Chicago’s Society for Human Rights (1924) did not last long and was superseded by the Mattachine Society, founded by communist Harry Hay in Los Angeles in 1950, which spread across the country over the decade and is considered the first significant American gay rights group.
The Daughters of Bilitis, the first lesbian group (named after the fictional Sapphic character), started by partners Del Martin and Phyllis Lyon in 1955, was primarily a social safe space but became involved with the political struggle. Writers such as Gore Vidal, James Baldwin, Christopher Isherwood joined Radcliffe Hall in writing some of the only available fiction and would soon be joined by Audre Lorde and others.
In the UK, things were also changing. After high-profile prosecutions of Alan Turning, Lord Montagu of Beaulieu and actor John Gielgud, Sir John Wolfenden’s 1957 report lead to the Sexual Offences Act 1967 making it legal for two men over the age of 21 to have sex, strictly in private. (Lesbianism was not illegal).
During the 1960s more and more creative people expressed themselves. In the US, off Broadway theatre produced pioneering writers such as Robert Patrick and underground lesbian and gay theatrical collectives sprung up. In 1968, Mart Crowley had a breakout hit with his play The Boys In The Band about the struggles with self-esteem some gay men had, which would became a film in 1970.
Then in Greenwich village in New York City, on the morning of June 28, 1969, the small mafia run gay bar, the Stonewall Inn – a haven for queer street kids, people of colour, trans and transvestites, people on the edge even of the gay community – was raided for the second time that week, something that was highly unusual, and the crowd fought back.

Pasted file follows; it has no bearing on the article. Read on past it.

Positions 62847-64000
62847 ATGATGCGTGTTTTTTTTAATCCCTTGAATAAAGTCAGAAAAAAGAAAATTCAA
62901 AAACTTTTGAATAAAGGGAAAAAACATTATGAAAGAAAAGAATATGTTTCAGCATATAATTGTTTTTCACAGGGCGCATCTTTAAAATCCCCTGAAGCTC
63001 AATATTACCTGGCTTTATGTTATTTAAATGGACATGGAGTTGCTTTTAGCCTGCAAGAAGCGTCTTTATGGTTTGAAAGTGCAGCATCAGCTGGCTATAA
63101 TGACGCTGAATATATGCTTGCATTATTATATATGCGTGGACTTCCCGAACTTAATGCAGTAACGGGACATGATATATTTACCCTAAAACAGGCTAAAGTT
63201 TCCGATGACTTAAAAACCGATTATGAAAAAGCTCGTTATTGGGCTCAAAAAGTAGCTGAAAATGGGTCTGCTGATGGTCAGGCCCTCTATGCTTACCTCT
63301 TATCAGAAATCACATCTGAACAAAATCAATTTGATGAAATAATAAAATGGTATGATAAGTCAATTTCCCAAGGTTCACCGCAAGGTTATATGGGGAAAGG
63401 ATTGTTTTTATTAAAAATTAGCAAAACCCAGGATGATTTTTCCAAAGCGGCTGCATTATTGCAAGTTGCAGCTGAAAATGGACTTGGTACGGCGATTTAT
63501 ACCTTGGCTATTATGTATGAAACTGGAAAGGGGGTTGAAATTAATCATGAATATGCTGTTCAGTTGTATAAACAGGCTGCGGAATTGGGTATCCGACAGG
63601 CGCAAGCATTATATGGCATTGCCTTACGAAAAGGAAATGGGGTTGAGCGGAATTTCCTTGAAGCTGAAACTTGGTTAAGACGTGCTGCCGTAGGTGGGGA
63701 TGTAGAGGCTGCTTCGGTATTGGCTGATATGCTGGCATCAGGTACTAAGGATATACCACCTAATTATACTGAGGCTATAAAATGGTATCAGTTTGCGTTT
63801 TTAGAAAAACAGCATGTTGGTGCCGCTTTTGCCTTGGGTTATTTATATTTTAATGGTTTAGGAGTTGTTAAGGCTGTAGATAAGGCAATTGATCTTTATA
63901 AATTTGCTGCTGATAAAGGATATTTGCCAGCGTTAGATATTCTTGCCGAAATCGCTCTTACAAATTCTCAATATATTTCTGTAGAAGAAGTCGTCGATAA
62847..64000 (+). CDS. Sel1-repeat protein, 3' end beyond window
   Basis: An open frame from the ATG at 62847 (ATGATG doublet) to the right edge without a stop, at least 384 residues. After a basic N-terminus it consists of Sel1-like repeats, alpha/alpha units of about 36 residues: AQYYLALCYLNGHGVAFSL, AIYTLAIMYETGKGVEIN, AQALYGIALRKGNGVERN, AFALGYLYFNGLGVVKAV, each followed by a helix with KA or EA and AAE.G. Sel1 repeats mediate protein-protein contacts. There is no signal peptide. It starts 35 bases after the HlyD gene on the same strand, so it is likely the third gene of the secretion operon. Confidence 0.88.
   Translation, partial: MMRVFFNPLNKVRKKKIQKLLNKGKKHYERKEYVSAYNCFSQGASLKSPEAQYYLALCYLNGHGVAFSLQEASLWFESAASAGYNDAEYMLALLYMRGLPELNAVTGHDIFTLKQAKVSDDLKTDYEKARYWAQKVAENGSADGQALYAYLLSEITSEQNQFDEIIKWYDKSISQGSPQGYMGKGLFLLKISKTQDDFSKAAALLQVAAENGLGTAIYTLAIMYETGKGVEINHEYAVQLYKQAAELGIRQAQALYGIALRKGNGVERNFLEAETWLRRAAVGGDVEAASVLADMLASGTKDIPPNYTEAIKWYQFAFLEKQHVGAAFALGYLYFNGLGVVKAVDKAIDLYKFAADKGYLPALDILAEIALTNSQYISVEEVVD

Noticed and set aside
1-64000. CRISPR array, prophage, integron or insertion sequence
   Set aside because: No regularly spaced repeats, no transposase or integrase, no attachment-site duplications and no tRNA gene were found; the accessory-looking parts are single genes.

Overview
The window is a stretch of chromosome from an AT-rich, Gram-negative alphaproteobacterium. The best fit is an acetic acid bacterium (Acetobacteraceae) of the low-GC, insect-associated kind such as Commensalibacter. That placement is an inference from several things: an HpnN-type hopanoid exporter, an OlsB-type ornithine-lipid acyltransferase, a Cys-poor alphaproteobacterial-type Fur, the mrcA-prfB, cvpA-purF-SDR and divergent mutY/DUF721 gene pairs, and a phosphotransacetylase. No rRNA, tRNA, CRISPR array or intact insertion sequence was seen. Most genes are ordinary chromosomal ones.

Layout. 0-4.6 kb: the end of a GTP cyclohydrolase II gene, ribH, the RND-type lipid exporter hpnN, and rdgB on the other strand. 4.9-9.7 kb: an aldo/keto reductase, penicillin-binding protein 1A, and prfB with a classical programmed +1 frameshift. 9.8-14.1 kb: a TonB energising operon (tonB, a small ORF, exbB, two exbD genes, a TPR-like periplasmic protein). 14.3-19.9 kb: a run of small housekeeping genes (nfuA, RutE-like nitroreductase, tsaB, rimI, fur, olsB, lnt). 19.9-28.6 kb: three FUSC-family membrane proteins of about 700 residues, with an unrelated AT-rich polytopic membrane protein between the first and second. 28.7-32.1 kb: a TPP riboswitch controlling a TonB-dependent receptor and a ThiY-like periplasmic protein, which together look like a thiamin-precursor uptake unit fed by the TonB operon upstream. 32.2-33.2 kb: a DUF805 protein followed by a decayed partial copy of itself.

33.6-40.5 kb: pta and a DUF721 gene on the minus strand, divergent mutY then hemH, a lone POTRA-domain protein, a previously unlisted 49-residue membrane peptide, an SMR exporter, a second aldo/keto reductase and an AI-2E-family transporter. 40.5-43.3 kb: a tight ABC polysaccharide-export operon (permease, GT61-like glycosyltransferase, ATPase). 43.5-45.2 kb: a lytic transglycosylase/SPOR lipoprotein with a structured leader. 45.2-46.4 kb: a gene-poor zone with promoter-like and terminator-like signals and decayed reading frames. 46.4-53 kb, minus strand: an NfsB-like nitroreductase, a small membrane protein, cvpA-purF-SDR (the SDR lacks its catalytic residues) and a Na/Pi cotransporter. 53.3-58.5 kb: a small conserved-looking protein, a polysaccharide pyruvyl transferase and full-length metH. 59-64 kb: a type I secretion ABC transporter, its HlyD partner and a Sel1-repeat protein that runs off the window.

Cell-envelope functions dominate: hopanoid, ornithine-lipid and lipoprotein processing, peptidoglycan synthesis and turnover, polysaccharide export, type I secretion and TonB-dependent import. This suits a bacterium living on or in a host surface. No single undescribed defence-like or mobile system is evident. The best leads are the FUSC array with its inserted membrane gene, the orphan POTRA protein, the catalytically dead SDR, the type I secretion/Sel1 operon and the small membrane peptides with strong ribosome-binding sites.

Craig Rodwell, a key activist, knew this was the galvanising moment they’d been waiting for. Rodwell and his partner, Fred Sargant, Brenda Howard (‘the mother of gay pride’) and others, organised a protest to commemorate the Stonewall uprising. On June 27, 1970, Chicago and LA both had marches and the day after, June 28, 1970, New York City held the Christopher Street Liberation Day, widely regarded as the first gay pride march.
In November 1970 a couple of hundred people marched through Highbury fields in North London. Then, on 1st July 1972, London had its first official gay pride march attended by 2000 people marching through London with signs such as ‘Homosexuals are revolting!’
Pop artists began to experiment with the boundaries of sex and gender identity. In 1972, David Bowie stated in an interview that he was bisexual and in 1976, Elton John, then the biggest star in the world, told Rolling Stone magazine he was too.
Culture was relaxing about sexuality and in turn was enriched by it. In 1977, two African American gay men changed the face of music. DJ’s Larry Levan and Frankie Knuckles were employed, Levan at the Paradise Garage in New York City and Knuckles at a new club, Warehouse, in Chicago. Both catered to specifically black and Latino gay and bisexual mixed crowds and the clubs became two of the most cutting edge in America, giving birth to Garage and House music. Over in London, inspired by these two clubs, entrepreneur Jeremy Norman opened the huge mega gay club Heaven in 1979.
And then out of nowhere, in 1981, reports of a rare cancer affecting predominately gay and bisexual men began to come out of America. By December 1981, deaths had been reported in UK and more across the world.
It’s impossible to express the devastation that AIDS brought, not just in the loss of lives of countless people, but also in the extreme homophobia that it unleashed.
The British media was particularly savage, hunting down and outing celebrities, judges, public figures, or indeed anyone. The Sun, under editor Kelvin McKenzie, lead the pack, relentlessly publishing quotes from a vicar, for instance, who said he would shoot his son if he had AIDS, and a deranged US psychologist who suggested that gays should be executed. By 1987 the British Social Attitudes survey found that 75% of the British public believed homosexuality to be ‘always’ or ‘mostly’ wrong. In 1988, having run a homophobic campaign, Mrs Thatcher’s newly re-elected government brought in legislation, Section 28, to outlaw ‘the promotion’ of homosexuality in schools, after The Sun found one teaching resource unit had one copy of a book called Jenny Lives With Eric and Martin, about a girl with two dads.